In Part 1, we shared Said’s findings from the 2014 Canadian Bureau for International Education (CBIE) Conference held in Ottawa from November 19th – 22nd , 2014. During this time, Canadian institutions came together under the theme of “ Diplomacy of Knowledge” to discuss the strengthening of national and international collaboration between institutions, enhancing of student services, strategic recruitment models and creating workable approaches to educating future global leaders.
What is diplomacy of knowledge? The Governor General of Canada, His Excellency the Right Honourable David Johnston, opened the conference’s first plenary session with his personal and professional remarks on diplomacy of knowledge. In his brief address, the Governor General of Canada defined this term as a “a shared knowledge across national and international borders leading to social and economic innovation“.
Through this knowledge sharing process and his personal obervations, Said offers considerations for the Faculty of Medicine, here at Dalhousie. International students make a very significant contribution to our university and in keeping with Dalhousie’s internationalization strategy, considerations under the following themes were offered:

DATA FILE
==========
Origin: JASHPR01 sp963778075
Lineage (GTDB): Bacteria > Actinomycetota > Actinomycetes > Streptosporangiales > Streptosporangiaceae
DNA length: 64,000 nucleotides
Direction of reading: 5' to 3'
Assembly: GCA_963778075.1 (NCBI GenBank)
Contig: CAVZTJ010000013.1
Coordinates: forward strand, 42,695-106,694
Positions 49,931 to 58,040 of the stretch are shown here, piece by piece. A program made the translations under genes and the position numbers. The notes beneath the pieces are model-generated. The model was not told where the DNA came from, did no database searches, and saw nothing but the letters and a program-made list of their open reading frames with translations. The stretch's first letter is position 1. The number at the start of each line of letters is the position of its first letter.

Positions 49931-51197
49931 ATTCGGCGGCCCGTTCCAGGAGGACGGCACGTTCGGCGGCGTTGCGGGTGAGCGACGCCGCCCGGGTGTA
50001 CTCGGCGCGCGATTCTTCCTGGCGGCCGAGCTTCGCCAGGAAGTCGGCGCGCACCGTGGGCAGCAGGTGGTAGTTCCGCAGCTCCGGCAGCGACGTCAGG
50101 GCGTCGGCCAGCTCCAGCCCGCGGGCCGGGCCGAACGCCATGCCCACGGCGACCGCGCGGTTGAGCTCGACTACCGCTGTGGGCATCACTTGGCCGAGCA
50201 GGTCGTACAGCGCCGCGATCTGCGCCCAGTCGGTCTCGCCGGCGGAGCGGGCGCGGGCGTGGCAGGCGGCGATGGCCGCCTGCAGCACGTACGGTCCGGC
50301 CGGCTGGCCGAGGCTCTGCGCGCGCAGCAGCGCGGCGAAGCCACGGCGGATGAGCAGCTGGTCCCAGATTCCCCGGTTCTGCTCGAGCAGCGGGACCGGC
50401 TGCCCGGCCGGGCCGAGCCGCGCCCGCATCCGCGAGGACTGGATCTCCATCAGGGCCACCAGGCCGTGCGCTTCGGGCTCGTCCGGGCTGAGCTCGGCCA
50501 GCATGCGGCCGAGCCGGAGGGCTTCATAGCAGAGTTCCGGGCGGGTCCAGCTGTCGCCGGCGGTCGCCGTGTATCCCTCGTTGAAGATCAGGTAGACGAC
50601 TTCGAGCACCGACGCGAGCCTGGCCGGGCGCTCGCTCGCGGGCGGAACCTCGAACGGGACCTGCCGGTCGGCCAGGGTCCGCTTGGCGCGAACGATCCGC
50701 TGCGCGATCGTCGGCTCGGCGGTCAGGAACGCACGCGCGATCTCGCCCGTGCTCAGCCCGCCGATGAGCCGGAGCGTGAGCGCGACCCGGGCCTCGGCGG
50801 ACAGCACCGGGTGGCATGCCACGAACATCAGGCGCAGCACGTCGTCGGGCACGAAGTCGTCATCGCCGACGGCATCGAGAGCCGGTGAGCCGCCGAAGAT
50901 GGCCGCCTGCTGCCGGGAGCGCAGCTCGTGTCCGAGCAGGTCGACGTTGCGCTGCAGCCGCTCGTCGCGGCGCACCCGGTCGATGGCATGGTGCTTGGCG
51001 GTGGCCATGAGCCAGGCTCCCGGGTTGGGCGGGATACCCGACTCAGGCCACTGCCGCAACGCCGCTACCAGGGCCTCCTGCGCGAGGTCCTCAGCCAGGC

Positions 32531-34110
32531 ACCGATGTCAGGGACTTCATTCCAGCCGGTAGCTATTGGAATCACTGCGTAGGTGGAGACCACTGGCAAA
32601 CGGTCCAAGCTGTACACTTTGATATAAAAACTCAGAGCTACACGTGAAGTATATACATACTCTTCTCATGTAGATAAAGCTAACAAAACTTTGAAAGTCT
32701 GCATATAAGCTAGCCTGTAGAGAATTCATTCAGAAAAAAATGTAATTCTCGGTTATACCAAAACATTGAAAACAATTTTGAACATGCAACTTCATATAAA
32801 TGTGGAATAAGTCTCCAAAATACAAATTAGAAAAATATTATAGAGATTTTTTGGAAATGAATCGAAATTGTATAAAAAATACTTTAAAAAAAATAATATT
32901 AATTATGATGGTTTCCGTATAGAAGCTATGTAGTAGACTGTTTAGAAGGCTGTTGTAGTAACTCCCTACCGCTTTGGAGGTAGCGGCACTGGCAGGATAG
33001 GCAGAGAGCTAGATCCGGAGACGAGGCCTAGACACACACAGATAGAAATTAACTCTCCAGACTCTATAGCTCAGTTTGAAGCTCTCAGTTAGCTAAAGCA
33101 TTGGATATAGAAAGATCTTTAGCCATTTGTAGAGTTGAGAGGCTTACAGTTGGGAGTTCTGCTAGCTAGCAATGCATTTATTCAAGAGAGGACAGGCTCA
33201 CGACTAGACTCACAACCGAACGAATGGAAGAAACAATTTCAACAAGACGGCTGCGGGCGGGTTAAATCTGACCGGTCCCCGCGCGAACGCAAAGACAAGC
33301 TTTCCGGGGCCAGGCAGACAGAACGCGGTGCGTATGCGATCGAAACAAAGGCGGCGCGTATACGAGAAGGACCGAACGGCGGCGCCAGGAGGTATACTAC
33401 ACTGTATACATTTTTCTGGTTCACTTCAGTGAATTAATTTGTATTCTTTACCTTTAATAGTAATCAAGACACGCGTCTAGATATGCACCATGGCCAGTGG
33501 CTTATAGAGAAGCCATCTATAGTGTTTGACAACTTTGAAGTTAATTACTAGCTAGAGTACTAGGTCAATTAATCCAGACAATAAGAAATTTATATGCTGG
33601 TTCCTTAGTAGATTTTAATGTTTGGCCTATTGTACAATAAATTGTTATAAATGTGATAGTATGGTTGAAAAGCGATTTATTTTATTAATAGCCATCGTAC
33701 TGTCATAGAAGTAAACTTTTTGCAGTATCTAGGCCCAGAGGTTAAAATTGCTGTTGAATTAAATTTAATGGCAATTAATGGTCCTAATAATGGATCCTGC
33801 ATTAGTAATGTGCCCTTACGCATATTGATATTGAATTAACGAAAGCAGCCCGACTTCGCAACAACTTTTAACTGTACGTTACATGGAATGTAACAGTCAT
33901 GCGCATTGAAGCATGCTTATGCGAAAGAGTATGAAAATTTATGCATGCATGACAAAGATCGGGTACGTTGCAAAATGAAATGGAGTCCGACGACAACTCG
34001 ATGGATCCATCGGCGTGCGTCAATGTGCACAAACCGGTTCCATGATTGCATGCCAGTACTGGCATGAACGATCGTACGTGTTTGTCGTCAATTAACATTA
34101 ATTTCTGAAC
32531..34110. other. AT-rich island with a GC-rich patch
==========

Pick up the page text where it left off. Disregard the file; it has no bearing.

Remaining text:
Student Support & Services
International student support and services at Dalhousie University should:
1. Enhance intra collaboration (i.e., Work with stakeholders within Dalhousie to develop a consistent system of record-keeping to track international students to realize academic and cultural needs)
2. Enhanced faculty and staff cultural competency
3. Re-examine barriers facing international students within the Faculty of Medicine
4. Offer international students some of the same student services as domestic students. For example, bursaries and external scholarships.
Internationalization Plan for FOM
1. Establish a survey to collect information from departments in order to identify the number of international student within units and to assess students’ individual needs.
2. Identify departmental “recruitment” need for international students including strategic recruitment in collaboration with Faculty of Graduate Studies.
A few final remarks. . .
The CBIE conference highlighted many benefits and some challenges of having international student programs. It is conclusive that Canadian institutions need international students to compete in the “global race for research talent”. To remain competitive, Dalhousie’s Faculty of Medicine should take measures to distinguish itself from the growing number of players in international education. Dalhousie must not only continue to provide the current high quality educational experience, but also identify opportunities to conitnue to move toward a reputation as the most supportive educational environment for international students.